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Histopathological lesions in reproductive organs, distal spinal cord and peripheral nerves of horses naturally infected with Trypanosoma equiperdum

Yasine, Ahmed, Ashenafi, Hagos, Geldhof, Peter, Van Brantegem, Leen, Vercauteren, Griet, Bekana, Merga, Tola, Alemu, Van Soom, Ann, Duchateau, Luc, Goddeeris, Bruno, Govaere, Jan
BMC veterinary research 2019 v.15 no.1 pp. 175
Trypanosoma equiperdum, Trypanosoma evansi, ataxia (disorder), dourine, ganglia, genitalia, hematocrit, histopathology, horses, internal transcribed spacers, legs, necropsy, nerve tissue, peripheral nerves, quantitative polymerase chain reaction, seminiferous tubules, signs and symptoms (animals and humans), spinal cord, uterus, vagina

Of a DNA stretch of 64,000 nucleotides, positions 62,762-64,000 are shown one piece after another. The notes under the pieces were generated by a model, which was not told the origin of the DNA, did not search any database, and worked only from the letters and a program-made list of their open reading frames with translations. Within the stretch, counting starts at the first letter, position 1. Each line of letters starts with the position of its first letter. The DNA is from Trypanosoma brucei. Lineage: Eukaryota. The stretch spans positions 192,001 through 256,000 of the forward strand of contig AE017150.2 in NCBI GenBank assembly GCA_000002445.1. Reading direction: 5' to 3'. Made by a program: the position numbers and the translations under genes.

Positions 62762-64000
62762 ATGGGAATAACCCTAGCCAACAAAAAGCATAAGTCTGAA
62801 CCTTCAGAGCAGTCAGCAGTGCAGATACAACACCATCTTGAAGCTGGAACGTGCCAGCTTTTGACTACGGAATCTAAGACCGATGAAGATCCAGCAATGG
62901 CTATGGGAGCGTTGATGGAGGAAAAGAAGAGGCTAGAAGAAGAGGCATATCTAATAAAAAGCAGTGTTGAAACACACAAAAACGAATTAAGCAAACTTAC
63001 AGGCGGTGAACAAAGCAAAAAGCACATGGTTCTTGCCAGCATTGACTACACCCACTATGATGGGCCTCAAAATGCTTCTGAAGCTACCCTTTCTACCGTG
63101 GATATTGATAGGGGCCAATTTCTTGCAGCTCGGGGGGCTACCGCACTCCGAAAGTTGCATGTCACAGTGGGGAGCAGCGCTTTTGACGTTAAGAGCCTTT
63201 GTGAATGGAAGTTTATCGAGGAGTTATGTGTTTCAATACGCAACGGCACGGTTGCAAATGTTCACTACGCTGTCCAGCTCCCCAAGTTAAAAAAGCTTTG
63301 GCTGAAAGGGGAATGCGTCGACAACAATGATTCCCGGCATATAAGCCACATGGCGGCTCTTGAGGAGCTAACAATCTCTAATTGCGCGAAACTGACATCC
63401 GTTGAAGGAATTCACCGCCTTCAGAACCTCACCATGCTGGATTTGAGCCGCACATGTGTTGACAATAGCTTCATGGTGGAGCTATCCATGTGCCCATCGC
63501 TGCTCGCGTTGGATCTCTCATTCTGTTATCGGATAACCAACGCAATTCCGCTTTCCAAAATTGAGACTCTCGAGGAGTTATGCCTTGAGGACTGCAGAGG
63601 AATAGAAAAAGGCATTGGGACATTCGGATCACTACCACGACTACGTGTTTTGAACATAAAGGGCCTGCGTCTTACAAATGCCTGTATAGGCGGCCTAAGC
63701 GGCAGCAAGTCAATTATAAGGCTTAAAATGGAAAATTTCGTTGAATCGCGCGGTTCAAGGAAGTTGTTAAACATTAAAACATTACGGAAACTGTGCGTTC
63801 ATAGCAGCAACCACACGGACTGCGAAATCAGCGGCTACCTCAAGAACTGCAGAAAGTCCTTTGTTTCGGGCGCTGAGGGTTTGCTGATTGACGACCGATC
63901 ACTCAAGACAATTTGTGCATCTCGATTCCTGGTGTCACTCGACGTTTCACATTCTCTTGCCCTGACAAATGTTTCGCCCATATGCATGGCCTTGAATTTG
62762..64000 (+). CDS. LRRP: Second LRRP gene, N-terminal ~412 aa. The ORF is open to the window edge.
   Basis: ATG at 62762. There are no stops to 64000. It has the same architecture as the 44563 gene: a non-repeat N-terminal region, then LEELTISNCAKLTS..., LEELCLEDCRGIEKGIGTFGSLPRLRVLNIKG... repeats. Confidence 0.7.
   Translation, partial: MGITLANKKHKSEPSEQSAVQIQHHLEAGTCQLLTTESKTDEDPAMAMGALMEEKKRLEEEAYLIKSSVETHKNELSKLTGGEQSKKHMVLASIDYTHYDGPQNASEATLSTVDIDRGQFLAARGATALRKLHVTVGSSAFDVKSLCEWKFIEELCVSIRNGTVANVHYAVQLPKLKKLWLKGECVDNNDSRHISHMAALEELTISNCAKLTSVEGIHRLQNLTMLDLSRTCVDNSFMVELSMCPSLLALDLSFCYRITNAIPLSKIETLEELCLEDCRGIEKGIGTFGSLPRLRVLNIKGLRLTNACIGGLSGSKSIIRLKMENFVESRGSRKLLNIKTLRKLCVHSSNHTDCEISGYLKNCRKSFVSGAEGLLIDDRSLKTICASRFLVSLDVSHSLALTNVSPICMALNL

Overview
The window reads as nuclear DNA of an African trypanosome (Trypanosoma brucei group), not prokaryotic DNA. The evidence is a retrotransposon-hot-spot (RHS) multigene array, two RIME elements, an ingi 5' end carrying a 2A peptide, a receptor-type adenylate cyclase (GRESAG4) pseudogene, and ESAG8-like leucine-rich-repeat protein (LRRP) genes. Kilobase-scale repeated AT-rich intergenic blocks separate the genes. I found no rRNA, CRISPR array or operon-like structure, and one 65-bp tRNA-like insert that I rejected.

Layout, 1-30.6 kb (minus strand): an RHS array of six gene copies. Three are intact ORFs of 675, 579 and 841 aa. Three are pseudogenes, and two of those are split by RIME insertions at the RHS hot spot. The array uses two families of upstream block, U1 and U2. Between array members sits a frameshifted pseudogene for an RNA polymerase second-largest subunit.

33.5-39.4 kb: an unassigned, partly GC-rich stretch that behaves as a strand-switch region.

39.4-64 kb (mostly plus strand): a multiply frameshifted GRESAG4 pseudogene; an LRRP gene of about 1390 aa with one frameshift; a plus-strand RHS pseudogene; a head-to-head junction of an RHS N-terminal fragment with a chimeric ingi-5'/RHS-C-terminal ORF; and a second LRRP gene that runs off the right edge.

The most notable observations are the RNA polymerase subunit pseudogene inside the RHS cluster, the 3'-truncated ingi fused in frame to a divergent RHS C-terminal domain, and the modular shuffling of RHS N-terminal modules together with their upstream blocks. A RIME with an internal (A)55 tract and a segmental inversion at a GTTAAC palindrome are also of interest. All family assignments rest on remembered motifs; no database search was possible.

BACKGROUND: Dourine, a venereal transmitted trypanosomosis caused by Trypanosoma equiperdum, has different clinical signs related to the reproductive and nervous system. Pathologic tissue changes associated with the disease are poorly described. The present study describes the histopathological lesions in naturally T. equiperdum-infected horses in the chronical stage of dourine. RESULTS: Four chronically dourine diseased horses underwent a post-mortem examination. They were Woo test negative, but CATT/T. evansi positive, had a low packed cell volume (PCV) and exhibited obvious clinical signs of dourine. Post-mortem examination did not reveal gross lesions in the organs assumed to be responsible for the symptomatology. On histopathology, genital organs were affected, with mononuclear cell infiltration and erosions and degeneration of seminiferous tubules and perivascular lymphoplasmacytic cuffing in the uterus. In the nervous system, mononuclear cell infiltration was located in peripheral nerves, ganglia and in the spinal cord, leading to axonal degeneration. Real-time PCR using ITS primer revealed the presence of trypanosomes in these organs and conventional PCRs using maxicircle and RoTat1.2 primers further confirmed the involvement of T. equiperdum since the DNAs from the vagina, testicle, distal spinal cord, sciatic and obturator nerves found to be positive for maxicircle and negative for RoTat 1.2. CONCLUSIONS: The histopathological lesions in the spinal cord and peripheral nerves explain the incoordination of the hind legs in T. equiperdum-infected horses, whilst its presence in the genital tract exemplifies the venereal transmission.